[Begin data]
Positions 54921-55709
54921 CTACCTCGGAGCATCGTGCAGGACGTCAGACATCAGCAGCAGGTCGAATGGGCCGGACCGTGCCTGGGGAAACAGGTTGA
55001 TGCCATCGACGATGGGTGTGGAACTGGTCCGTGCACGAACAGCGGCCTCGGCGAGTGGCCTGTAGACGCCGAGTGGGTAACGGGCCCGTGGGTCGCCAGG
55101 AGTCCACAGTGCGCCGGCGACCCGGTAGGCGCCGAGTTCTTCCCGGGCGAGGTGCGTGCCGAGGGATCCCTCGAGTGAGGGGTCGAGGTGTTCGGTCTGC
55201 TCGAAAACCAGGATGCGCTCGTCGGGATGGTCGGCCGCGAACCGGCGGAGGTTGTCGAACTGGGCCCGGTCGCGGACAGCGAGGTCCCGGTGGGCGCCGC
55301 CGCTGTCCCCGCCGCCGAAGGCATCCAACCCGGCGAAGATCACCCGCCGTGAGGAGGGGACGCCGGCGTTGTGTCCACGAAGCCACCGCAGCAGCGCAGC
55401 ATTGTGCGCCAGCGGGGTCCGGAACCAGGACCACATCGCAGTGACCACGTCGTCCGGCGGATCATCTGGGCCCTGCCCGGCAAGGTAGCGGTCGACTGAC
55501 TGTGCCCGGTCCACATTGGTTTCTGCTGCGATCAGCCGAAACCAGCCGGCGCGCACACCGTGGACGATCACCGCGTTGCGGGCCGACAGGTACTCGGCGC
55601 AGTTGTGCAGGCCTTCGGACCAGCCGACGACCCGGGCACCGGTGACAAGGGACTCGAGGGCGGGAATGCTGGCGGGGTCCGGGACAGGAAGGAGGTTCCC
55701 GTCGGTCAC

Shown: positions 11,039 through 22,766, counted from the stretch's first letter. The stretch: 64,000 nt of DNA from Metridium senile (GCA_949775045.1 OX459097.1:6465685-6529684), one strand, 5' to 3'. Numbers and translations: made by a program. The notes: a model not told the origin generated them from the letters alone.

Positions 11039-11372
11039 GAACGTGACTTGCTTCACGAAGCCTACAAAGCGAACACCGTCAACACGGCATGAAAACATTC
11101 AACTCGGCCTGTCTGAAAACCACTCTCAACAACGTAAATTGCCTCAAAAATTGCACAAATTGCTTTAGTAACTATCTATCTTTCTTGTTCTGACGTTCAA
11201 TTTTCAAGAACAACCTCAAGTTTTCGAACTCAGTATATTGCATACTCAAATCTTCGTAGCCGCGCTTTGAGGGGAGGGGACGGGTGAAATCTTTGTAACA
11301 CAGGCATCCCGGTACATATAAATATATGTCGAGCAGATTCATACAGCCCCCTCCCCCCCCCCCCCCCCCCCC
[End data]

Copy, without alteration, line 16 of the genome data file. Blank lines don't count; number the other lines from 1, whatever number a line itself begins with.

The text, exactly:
11301 CAGGCATCCCGGTACATATAAATATATGTCGAGCAGATTCATACAGCCCCCTCCCCCCCCCCCCCCCCCCCC